12th May 2002, 12:39
You have raised a very good question to which the answer is very clear in the JAR-OPS Fuel Policy.

Most of the replies to your post are close to the answer but no one has hit the nail on the head..so to speak..

Total fuel required =

A. Taxi Fuel
B. Trip Fuel...(Starts at T/OFF) JAR Definition
C. Contingency Fuel
D. Alternate Fuel
E. Final Reserve Fuel
F. Additional fuel for operational reasons.

So you can see that the JAR-OPS regulations clearly make the distinction between TAXI FUEL and TRIP FUEL. Since the CONTINGENCY fuel is based on the Trip fuel you must have this at the commencement of the take off as this is,again by JAR definition,when you start using your trip fuel.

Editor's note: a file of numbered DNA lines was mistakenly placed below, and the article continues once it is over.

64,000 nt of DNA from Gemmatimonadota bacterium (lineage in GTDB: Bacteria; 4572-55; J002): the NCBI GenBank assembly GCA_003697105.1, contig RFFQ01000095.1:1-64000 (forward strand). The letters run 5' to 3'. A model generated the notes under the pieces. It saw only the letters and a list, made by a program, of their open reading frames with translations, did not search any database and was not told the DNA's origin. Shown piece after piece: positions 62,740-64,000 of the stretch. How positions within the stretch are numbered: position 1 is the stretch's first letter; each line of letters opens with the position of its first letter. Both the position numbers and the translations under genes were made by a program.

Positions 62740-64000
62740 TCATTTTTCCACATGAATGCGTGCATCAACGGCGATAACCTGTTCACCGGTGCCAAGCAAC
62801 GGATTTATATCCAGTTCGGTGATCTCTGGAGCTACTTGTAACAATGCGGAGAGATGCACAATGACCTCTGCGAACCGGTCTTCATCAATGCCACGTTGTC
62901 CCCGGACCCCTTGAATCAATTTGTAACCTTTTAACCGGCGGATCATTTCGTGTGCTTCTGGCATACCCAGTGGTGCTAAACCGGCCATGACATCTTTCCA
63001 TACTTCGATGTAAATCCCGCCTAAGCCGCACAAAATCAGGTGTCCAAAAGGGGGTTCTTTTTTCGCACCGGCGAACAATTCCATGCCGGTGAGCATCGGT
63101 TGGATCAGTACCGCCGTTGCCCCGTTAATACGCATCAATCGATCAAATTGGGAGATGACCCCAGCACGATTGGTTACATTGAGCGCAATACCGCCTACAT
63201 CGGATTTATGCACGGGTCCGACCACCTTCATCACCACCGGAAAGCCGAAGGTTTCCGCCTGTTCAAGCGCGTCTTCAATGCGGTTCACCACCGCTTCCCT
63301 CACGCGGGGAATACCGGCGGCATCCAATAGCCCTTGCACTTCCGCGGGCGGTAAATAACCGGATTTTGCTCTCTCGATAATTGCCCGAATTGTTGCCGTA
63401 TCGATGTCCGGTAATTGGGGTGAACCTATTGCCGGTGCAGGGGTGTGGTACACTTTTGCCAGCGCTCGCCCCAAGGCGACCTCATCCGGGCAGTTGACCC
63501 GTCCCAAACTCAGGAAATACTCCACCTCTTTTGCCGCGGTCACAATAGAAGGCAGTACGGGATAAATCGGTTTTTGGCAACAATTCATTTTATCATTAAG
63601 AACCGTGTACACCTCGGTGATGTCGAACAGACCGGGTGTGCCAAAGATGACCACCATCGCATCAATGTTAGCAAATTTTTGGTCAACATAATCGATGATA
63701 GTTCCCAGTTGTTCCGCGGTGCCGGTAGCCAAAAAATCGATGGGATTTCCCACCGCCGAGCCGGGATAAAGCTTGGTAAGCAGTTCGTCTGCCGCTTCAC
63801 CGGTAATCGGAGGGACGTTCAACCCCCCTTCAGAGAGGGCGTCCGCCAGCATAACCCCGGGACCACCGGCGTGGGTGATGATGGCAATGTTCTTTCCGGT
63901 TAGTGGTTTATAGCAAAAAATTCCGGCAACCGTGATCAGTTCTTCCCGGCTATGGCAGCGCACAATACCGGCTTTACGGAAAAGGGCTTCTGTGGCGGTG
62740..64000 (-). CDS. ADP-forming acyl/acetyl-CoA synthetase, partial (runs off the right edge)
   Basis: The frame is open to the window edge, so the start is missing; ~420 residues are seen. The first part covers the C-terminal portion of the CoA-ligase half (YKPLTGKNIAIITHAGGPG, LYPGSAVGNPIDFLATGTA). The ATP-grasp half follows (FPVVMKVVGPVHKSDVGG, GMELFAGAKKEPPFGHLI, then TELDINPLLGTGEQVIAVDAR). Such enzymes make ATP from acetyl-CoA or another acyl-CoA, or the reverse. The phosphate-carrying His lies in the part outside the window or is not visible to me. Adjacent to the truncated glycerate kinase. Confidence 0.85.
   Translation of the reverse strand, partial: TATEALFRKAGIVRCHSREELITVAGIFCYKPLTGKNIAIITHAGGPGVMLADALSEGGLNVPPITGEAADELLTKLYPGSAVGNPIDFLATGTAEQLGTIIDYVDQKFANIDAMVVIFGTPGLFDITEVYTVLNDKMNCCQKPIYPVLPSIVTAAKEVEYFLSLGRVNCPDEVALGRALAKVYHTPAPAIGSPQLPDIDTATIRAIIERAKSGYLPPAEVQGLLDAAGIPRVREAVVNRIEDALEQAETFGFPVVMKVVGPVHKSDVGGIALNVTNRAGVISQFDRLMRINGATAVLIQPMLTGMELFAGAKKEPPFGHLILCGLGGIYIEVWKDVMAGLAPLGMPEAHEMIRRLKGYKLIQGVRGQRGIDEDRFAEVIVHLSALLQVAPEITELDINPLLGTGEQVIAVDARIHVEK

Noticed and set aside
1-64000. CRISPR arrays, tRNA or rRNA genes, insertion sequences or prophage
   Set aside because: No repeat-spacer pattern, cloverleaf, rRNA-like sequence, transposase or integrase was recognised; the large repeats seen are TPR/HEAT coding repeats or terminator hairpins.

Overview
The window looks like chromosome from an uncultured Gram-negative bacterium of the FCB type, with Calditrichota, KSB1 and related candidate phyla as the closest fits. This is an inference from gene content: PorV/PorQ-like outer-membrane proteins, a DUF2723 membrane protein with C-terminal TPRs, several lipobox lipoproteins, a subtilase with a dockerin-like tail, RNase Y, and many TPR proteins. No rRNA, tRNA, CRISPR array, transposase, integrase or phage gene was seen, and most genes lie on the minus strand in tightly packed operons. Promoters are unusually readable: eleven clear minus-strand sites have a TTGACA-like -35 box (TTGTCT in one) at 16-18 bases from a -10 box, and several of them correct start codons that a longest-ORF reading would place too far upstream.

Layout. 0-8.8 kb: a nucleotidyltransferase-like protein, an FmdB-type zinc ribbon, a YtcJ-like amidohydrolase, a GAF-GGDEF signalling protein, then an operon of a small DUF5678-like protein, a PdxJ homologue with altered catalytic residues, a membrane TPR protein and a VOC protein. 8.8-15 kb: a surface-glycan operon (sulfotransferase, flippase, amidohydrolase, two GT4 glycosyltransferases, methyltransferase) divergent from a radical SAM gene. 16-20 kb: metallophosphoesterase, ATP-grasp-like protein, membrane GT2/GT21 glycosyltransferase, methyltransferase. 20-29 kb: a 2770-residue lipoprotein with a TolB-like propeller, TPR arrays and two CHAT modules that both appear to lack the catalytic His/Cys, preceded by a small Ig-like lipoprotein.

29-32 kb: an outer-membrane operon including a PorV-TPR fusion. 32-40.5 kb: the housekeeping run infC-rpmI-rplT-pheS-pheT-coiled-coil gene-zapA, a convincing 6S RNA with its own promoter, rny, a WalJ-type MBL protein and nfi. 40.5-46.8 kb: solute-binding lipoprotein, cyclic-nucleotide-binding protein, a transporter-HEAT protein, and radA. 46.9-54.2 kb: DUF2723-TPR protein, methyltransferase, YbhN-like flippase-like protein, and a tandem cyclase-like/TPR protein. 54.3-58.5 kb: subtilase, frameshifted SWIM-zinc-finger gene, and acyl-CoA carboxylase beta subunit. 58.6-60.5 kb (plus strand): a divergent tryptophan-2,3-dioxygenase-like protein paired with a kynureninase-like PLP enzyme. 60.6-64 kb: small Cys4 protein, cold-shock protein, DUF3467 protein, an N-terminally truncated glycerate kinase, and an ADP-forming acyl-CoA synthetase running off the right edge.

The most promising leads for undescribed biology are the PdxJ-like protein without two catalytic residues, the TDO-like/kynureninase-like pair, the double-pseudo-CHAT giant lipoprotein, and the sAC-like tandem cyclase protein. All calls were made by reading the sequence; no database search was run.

So lets now put it all in the real world. I get to work and collect my Ploggs for the trip. After considering all operational requirements lets say I agree with the fuel figures given in A to E above but decide to take extra fuel in accordance with F.

Everyone is happy and we taxi for departure..Has our flight started? For the purpose of logging flight time it has however by JAR definition we have not started using our trip fuel.

We are now delayed and join the que waiting for departure and I realize that we are in danger of using all our Taxi fuel allowance. The only fuel that I am allowed to eat into is the Fuel I have allowed at F above. That is the additional fuel I took on for operational reasons.

Our company operations manual states that we will use the 5% of trip fuel option in calculating the contingency fuel required however if your ops manual allows you could replan the contingency fuel based on 3% of trip fuel and nominate an enroute alternate which may give you some breathing space.